It’s true that no one really has ‘recruiter’ on their list of dream jobs when they’re growing up. But it’s also true that sometimes we know what we want without actually knowing what we want, which actually ends up being recruitment all along. 

See what I mean? 

No? 

Bear with. 

What began the path for me, personally, was my passion for real life application. 

I started off really well at Wilson’s Grammar School – but everyone would drill into my head that formal education was the be all and end all, that I had to do my absolute best in class else I wasn’t getting anywhere, and I just couldn’t relate. Most of the syllabus was facts and theories that I couldn’t see myself using in the working world: it wasn’t about how intelligent you were so much as it was a decade-long memory test.  

I stepped it up when it came to sixth form so I could go to Loughborough Uni and study Aeronautical Engineering. What sold it to me was my dream of being a pilot was one step closer to take off (if you think that’s the only pun I’ve got you’re mistaken) – so you can guess how disappointed I was when it ended up being yet another bums-on-seats scenario for three years of my life. 

And if you know one thing about me, it’s that I hate sitting still.  

That’s not to say I never listen or reflect or assess or analyse – if I didn’t, I wouldn’t be a good recruiter or even leading a team of them. I’m just a hands-on person, with a need to put things into practice and experiment – because if you don’t, then how will you know what the outcome of the action is? How will you know whether the risk pays off or not if you’re always sitting it out?  

I don’t think you’d be surprised to know, then, that what I could relate to all those years was sport. As early as the Wilson’s days, I’d wait outside the tennis club after school for three whole hours to play a single game three times a week. Fast-forward to uni, and I’d give my all to anything remotely sporty, whilst gradually taking my foot off studying. Concentrating my ambition and drive on real-life scenarios where there was real winning and losing to be done and real partnership to thrive off was the making of me. 

I wanted those on-pitch odds to be the essence of my entire career – and as I did some digging I started to realise exactly where I wanted to really make my mark.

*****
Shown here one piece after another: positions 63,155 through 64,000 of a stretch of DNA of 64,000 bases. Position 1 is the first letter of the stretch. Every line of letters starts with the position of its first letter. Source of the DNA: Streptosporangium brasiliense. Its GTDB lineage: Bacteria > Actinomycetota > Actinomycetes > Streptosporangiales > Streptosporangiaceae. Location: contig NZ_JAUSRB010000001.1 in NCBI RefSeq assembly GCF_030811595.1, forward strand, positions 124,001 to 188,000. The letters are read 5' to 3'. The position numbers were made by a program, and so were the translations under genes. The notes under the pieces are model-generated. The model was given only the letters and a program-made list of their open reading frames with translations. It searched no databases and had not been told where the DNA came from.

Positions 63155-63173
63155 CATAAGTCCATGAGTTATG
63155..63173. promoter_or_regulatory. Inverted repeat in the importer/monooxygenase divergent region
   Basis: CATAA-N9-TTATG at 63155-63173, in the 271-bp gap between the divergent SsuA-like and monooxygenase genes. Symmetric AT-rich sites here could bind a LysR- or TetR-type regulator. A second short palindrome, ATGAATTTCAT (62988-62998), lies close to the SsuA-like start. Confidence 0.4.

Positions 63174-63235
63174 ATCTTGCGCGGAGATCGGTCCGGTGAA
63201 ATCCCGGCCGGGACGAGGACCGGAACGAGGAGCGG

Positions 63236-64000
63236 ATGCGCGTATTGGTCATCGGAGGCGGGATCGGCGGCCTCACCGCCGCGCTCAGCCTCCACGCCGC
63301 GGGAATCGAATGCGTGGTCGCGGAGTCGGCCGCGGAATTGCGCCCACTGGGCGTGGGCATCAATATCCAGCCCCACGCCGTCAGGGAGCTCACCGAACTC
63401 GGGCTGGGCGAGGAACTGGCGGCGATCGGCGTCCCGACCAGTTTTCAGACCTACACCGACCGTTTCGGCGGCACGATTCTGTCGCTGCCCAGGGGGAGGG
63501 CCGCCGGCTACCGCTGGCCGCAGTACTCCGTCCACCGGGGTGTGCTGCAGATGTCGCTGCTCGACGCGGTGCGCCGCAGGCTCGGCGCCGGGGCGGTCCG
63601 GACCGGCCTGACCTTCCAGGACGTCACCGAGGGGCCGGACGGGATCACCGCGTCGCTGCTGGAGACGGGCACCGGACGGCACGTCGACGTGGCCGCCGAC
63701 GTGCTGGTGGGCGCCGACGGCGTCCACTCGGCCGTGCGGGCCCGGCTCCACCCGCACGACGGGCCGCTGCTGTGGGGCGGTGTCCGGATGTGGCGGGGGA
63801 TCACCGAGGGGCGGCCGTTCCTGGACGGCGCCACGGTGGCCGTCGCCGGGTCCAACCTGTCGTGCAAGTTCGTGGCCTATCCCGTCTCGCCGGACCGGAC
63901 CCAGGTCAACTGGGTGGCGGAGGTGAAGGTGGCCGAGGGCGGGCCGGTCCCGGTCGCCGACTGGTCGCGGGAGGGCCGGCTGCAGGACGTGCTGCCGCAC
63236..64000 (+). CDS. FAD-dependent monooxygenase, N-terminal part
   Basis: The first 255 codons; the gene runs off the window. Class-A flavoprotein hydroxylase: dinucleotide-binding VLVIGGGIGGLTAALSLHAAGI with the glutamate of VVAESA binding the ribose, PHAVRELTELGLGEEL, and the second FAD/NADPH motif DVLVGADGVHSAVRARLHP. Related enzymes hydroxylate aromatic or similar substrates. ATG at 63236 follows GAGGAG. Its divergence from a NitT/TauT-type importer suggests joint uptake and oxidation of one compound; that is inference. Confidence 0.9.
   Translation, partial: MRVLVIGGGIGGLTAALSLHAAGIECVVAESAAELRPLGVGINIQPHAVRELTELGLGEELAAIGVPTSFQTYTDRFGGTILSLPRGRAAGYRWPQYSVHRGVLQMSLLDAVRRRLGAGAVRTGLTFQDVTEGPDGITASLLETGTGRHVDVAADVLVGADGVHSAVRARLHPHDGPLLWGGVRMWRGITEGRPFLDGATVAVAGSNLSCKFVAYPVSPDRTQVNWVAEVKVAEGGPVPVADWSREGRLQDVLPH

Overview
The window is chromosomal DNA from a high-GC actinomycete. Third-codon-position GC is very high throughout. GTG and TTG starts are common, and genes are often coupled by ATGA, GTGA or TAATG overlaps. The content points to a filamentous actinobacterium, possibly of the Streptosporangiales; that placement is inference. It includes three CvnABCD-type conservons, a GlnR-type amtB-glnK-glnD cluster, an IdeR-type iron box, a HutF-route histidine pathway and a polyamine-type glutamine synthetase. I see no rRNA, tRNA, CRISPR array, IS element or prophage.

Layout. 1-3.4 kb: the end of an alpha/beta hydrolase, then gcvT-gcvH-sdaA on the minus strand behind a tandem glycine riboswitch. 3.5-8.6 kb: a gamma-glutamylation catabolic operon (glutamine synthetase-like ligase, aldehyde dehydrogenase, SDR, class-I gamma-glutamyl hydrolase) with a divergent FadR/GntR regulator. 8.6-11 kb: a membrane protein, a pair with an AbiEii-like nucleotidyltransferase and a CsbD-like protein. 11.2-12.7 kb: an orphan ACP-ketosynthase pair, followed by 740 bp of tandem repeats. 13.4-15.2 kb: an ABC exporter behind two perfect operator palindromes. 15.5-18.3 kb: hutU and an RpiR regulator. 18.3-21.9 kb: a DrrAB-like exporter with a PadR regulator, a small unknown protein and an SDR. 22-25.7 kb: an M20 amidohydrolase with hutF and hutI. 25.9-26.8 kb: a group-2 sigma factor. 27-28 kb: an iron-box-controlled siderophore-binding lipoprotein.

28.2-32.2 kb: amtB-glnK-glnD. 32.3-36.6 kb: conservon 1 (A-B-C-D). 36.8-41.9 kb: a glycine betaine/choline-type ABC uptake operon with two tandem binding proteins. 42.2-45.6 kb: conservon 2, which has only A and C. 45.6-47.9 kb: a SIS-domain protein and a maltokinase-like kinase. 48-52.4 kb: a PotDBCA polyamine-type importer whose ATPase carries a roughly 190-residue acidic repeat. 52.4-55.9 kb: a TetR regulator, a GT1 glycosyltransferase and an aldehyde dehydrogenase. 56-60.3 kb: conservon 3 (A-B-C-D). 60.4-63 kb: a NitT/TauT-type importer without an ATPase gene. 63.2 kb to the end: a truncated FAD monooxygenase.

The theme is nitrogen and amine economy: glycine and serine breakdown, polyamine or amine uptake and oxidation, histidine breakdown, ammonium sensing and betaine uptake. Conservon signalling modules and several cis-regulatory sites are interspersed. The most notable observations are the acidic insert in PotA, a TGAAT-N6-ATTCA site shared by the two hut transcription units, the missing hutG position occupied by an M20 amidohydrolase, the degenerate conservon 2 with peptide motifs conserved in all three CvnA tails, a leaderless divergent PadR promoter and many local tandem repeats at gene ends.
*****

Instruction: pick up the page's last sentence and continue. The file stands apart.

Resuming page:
The business world.  

I got into the Business Management MSc at uni to finally sink my teeth into something I’d never really had a chance to explore. 

Needless to say, it was my thing. For the first time, I was studying something I had a genuine interest in – I put the work in because this is my passion we were talking about. Business education didn’t feel like a chore because I wanted to give it everything I had, and I graduated with a distinction and marks that put me in the top 2% of my school.  

The time came to spread my wings (do I still love flying? Where did you get that idea from) and figure out what I wanted to do with the rest of my life. I applied for MI5 and got into the top 2% yet again, but they didn’t take me on. The other avenue I was offered was recruitment – and I’m not gonna lie, it didn’t appeal to me at first. I’d heard it was overcrowded and lacklustre, and are you really a recent grad if you aren’t being emailed about any old job with average pay left, right and centre by recruiters? 

I interviewed at CD Recruitment anyway because I thought I’d put my prejudgment aside, and it was one of the best decisions I’ve ever taken. They specialise in technology, and the tech sector is so lucrative and innovative that I was sucked into the job. Through the years I used skills I’d only ever been able to exercise outside of the classroom to scale up the ranks of the client side of things – I was top biller every year, out-billing the second best by double the figures; I grafted my way into the big President’s Club incentive consistently for the five years I spent there; and of course, won Global Recruiter of the Year 2015-16 (not bad eh).